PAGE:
As we try to wrap our heads around the notion of pounding the pavement in $500 performance running shoes, we’re better equipped now more than ever to understand its purpose and placement in the current landscape of fashion. A marketing play for sure with word of Y-3 shuttering its doors soon (editor’s note, please see below regarding adidas’ statement), but I’d like to maintain my romantic views of design and creativity in bringing something new and innovative to the mix. There are so many ingredients that have gone into this moment that have made people understand — maybe not agree with — how this collaboration works. Whether it was H&M opening up high fashion to the masses, or the continued integration of technology in fashion thanks to the likes of UNIQLO and Levi’s Commuter, these elements will form the foundation for consumer understanding and will undoubtedly carry forward. Bringing a name like Rick Owens to the mix for adidas is surely a risky one and ironic given Rick Owens’ first official sports-based collaboration wasn’t a basketball shoe or a Dunk. I can’t help but think the name outside educated fashion (and/or Kanye West/A$AP Mob) circles will leave many scratching their heads, but it also provides opportunity for one of the more interesting creative intersections of fashion in recent times.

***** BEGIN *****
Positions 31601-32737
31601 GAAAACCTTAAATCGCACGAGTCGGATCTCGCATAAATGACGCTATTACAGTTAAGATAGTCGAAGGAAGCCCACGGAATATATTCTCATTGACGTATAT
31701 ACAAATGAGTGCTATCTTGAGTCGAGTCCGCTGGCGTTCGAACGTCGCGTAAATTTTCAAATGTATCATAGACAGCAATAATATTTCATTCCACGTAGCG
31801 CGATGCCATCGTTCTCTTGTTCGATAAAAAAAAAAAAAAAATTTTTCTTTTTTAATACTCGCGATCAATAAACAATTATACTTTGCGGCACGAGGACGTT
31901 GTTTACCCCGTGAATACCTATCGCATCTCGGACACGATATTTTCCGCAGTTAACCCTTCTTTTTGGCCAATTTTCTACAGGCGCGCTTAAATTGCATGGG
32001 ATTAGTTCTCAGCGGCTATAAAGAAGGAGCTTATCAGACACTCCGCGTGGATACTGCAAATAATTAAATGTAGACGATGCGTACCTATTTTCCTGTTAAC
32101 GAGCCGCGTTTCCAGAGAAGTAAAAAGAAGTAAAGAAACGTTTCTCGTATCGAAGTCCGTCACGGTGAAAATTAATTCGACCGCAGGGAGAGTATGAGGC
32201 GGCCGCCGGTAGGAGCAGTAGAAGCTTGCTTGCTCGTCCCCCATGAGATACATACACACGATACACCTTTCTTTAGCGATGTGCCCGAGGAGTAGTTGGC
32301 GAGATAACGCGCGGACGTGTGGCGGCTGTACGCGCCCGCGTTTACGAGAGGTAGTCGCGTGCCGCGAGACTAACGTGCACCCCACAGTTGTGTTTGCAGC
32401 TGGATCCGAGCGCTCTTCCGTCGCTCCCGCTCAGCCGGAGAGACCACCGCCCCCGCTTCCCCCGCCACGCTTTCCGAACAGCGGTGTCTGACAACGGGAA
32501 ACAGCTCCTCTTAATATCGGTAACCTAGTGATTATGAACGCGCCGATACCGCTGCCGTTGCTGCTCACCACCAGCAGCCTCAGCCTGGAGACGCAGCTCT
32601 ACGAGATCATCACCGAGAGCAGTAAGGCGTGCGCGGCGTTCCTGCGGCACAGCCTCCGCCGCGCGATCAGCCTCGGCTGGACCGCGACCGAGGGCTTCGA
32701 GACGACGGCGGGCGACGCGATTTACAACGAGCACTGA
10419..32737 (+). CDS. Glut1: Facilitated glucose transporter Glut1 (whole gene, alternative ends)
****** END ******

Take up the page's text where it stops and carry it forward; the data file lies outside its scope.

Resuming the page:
“As we try to wrap our heads around the notion of pounding the pavement in $500 performance running shoes, we’re better equipped now more than ever to understand its purpose and placement in the current landscape of fashion.”
We can’t deny the explosion of footwear in the last few years — the aforementioned luxury offerings, high street diffusion label ranges, and now streetwear labels are all creating their own footwear line. Despite perhaps designing the upper, the following route of fake-vulcanized cupsoles, utilizing generation-old Samba toolings, and point-and-choosing colors and materials should not be considered a true embodiment of footwear design. Much of the previously discussed footwear has been exactly that. When using a preexisting model as the template for design, there’s nothing innovative or progressive about it. I’ve heard people say that doing footwear is easy. It’s easy when it’s all cut and paste.